Once he had a clear idea of what he wanted the piece to be about Alexander and the other DBDT dancers met in the studio where he had the group create some improv movement based off a series of prepared questions. “I first asked them to identify what their issue is. Then what does it affect in your life. Then I asked them where it hurts you the most. And lastly, I asked them what would it look like to become free from whatever that thing is.” He continues, “And so, we used those four questions to formulate some improv and create some really authentic movement or motifs and from there is just all came together.”
A recent opinion piece on dancemagaine.com entitled “Dancers are Choreographers, Too. It’s Time for Dance Criticism to Reflect That” led me to ask Alexander exactly how much of the dancers improv material did he wind up using. He responds, “Oh, a lot of it! The improv material is probably where we developed the bulk of our motif. Now, I created most of the actual movement, but I would say hey, let’s use the arm from this person’s improv or let’s use that step from this person’s solo. And what I did was each person has a solo within the piece and it’s not always a featured solo, but they all have something that maybe only they do and I siphoned that movement, if you will, to use in other places in the work.”
While the inspiration for the work is based on specific moments in his life, Alexander says the narrative of the piece is not autobiographical. “Well, for one thing, the lead in the piece female,” he says. “At first I thought it was going to be a man because I thought it was going to represent me, but it actually turned out to be a female and she doesn’t necessarily represent me at all. It’s more about what her struggles are, but I certainly used movement and motifs that represent my struggles as well.”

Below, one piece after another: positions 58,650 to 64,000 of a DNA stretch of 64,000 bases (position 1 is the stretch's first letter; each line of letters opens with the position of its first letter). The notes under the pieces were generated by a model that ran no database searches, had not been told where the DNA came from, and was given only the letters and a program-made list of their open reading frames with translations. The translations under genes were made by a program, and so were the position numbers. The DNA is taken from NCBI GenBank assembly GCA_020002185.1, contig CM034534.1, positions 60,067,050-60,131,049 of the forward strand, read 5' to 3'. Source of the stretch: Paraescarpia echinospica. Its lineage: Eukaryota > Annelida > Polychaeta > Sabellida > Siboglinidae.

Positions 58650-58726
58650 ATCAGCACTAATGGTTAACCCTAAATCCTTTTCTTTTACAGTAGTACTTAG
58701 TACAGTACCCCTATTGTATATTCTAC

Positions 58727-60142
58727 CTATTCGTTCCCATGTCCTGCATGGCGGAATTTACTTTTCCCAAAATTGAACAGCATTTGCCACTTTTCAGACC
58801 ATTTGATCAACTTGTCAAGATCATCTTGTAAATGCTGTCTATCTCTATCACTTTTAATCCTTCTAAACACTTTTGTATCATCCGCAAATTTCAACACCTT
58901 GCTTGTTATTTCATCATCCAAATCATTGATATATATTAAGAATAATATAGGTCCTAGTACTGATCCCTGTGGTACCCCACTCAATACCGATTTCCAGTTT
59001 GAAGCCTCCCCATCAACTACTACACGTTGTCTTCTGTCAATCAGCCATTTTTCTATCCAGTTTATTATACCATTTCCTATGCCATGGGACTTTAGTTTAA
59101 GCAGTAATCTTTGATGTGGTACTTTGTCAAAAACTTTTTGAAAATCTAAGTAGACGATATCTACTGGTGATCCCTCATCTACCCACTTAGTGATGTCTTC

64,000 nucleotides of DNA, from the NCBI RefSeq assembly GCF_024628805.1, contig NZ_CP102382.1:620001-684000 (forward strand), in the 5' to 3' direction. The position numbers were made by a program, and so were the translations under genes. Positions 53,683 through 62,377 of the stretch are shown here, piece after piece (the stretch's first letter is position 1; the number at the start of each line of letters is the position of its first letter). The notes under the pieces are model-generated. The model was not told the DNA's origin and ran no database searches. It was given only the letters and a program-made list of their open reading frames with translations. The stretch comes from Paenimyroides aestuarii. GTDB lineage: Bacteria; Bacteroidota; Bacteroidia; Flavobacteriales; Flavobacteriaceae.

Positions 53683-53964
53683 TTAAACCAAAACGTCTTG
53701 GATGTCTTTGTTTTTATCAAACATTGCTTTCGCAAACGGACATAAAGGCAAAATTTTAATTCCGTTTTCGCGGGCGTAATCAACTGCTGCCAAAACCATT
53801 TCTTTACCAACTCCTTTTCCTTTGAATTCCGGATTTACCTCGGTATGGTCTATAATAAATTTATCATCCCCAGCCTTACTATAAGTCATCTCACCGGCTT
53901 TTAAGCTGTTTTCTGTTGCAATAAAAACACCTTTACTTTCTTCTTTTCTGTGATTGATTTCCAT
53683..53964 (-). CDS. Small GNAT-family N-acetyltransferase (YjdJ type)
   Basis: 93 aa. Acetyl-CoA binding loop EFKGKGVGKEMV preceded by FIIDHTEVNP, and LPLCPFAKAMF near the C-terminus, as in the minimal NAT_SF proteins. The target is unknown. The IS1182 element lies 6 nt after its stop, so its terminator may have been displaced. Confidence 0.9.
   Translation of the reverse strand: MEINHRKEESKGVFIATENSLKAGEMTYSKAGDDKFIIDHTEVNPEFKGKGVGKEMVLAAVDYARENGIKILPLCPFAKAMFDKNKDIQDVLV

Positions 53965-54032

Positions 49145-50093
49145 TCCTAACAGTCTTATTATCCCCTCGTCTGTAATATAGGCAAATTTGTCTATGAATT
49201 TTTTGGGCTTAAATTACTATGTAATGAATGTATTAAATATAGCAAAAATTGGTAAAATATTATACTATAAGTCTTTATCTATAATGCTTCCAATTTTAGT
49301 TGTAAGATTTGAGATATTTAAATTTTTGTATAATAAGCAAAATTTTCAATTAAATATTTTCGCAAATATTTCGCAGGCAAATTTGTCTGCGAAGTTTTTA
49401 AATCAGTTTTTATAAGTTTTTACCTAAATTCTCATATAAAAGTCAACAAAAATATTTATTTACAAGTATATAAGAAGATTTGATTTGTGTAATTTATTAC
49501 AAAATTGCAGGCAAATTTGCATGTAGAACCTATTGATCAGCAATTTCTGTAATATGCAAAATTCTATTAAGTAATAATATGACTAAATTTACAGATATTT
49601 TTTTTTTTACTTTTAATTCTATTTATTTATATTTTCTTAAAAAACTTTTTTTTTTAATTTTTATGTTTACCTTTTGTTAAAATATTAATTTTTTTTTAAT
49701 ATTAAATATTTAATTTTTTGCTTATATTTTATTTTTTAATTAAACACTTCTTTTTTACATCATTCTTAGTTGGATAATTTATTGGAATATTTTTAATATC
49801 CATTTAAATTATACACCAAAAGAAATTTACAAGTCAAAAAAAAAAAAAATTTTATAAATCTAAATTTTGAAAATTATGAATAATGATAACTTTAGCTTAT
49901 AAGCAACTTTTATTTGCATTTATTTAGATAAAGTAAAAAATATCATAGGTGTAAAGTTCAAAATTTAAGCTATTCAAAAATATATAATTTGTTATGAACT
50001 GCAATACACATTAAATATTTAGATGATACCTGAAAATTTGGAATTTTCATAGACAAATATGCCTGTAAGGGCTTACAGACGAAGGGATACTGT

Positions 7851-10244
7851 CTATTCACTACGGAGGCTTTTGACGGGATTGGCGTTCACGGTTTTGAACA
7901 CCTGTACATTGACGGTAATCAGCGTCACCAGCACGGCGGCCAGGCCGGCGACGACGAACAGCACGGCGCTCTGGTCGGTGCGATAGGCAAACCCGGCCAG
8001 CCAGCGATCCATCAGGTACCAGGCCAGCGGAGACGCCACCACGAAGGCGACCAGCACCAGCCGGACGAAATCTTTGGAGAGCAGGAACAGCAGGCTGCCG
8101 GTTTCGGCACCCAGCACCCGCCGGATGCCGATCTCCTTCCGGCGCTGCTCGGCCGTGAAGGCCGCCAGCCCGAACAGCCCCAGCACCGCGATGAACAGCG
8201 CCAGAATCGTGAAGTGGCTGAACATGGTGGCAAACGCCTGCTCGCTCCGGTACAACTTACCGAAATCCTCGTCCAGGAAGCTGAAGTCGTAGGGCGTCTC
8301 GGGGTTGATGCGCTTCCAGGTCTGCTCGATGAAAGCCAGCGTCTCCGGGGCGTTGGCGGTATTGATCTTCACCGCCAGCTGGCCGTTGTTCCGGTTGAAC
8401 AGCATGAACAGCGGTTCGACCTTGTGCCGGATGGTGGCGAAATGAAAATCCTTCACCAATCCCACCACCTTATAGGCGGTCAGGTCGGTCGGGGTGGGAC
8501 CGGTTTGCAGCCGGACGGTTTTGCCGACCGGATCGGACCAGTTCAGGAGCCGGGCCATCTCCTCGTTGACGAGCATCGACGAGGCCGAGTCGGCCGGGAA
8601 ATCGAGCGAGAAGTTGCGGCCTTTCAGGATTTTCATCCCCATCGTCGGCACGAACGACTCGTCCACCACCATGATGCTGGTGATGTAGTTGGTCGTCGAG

The piece is broken up into five section with the first section focusing more on movement than the actual storyline. The second section is where the main character is introduced and Alexander explains that the three women dancing alongside her represent the three issues she is struggling with. He describes the third section as mostly a duet with a lot of partnering which gives the main character the opportunity to look at how someone else deals with their issues. The fourth section involves a group of dancers and each person is assigned one of the lead’s issues. And the final section is all about the lead realizing her strength and finally addressing a person/issue that she meets in the beginning, but never acknowledges until this last section.